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Revista Brasileira de Reumatologia

Print version ISSN 0482-5004

Rev. Bras. Reumatol. vol.52 no.5 São Paulo Sept./Oct. 2012

http://dx.doi.org/10.1590/S0482-50042012000500012 

CASE REPORT

 

Bilateral osteochondrosis of lateral femoral condyles: case report and literature review

 

 

Blanca Elena Rios Gomes BicaI; Danilo Garcia RuizII; Fernanda Frade ParanhosIII; Antônio Vítor de AbreuIV; Mário Newton Leitão de AzevedoV

IAdjunct Professor, Faculdade de Medicina, Universidade Federal do Rio de Janeiro - UFRJ
IIRheumatologist; Master in Internal Medicine, UFRJ; Professor of Medicine, Faculdade ITPAC Porto Nacional
IIIPostgraduated degree in Rheumatology, UFRJ
IVAssociate Professor, Orthopedics and Traumatology Service, Faculdade de Medicina, UFRJ
VAssociate Professor, Faculdade de Medicina, UFRJ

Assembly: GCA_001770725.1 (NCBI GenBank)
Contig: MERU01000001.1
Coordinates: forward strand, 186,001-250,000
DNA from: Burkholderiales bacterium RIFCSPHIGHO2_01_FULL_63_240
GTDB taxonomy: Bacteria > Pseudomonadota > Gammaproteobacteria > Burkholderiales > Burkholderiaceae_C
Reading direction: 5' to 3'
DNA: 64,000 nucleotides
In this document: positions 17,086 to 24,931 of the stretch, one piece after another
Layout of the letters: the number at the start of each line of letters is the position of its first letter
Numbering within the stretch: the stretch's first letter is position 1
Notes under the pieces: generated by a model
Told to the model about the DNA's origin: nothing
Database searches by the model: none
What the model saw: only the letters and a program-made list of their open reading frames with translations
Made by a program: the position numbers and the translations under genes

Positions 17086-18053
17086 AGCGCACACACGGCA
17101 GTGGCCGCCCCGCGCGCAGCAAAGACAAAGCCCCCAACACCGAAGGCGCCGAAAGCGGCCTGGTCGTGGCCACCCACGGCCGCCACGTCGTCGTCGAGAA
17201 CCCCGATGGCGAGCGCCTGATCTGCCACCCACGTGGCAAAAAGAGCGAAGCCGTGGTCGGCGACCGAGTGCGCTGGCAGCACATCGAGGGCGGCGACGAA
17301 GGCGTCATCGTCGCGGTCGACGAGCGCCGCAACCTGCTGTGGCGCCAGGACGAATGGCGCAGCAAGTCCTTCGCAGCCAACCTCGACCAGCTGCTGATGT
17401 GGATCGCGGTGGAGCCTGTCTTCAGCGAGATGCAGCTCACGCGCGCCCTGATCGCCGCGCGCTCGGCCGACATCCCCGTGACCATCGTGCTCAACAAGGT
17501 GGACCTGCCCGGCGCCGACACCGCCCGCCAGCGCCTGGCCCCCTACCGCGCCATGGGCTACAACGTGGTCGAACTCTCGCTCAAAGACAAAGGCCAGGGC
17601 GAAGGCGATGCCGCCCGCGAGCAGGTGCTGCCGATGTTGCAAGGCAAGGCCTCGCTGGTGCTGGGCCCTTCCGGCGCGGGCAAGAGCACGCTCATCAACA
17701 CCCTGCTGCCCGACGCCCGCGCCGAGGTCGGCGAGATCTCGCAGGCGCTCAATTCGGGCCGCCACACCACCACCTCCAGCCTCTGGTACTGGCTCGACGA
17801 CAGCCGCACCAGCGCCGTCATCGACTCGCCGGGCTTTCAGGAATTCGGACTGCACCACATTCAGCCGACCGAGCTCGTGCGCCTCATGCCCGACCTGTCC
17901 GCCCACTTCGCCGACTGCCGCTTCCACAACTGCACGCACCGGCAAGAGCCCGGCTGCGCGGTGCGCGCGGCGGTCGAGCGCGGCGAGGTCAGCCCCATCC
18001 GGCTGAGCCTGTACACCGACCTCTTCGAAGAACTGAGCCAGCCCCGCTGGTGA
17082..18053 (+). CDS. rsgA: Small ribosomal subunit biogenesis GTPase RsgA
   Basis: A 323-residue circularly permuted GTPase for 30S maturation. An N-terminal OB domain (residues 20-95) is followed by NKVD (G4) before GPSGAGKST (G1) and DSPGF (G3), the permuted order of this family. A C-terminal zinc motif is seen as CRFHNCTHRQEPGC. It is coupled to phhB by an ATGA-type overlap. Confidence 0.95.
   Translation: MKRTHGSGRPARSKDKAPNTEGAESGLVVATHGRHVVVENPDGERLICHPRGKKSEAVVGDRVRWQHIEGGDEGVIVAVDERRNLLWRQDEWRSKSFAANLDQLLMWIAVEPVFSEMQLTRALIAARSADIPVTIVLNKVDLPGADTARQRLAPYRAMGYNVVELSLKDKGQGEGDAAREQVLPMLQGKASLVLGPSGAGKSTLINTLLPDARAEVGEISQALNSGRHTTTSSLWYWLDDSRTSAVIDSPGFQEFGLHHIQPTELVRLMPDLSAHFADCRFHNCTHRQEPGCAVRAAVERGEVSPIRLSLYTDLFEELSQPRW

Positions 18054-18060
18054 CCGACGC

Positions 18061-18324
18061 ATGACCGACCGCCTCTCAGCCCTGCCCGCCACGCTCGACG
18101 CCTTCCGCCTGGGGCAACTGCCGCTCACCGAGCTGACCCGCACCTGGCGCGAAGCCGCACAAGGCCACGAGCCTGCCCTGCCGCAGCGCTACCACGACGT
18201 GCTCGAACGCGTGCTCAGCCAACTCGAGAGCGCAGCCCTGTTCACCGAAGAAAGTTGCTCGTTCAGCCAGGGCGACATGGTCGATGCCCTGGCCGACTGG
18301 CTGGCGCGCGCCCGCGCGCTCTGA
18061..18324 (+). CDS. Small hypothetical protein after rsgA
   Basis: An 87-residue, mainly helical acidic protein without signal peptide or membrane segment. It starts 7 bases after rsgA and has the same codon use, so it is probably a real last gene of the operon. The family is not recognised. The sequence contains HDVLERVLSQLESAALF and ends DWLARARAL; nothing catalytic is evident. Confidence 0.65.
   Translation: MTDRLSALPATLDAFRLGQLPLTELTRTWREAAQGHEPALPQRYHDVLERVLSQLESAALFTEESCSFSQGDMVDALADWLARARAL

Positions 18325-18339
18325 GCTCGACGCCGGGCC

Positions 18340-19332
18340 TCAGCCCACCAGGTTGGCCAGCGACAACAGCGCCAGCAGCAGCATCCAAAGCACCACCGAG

Correspondence to

 

 


ABSTRACT

Osteochondrosis is an injury on subchondral ossification with predominance of immature skeleton and whose etiology remains unknown. It may affect the femoral condyles (usually the medial condyle) and the involvement is mostly unilateral. The authors draw the attention to this usually late diagnosis due to its infrequent occurrence and report a child's rare case of bilateral osteochondrosis on lateral femoral condyles, stressing that just one similar case has been described in the orthopaedic literature up to the present time.

Keywords: osteochondrosis, pediatrics, rheumatology, orthopedics, osteochondritis.


 

 

INTRODUCTION

Osteochondrosis is a disease characterized by detaching a cartilaginous segment along with the adjacent subchondral bone in a given joint. It can be defined as a breakdown on subchondral ossification.1 Traumatic,2 ischemic,3 hereditarian,1 metabolic, and nutritional4 mechanisms have been studied and proposed as causal factors, but its etiology remains unknown.

All joints can be affected. In respect of femurs, the most common osteochondrosis affects proximal femoral epiphysis (Legg-Calvé-Perthes' disease), but it can affect femoral condyles, specially the medial ones. It is mostly unilateral, but could be multifocal in some cases.5 Bilateral osteochondrosis on lateral femoral condyles is an uncommon finding and for this reason the authors draw the attention to this usually late diagnosis.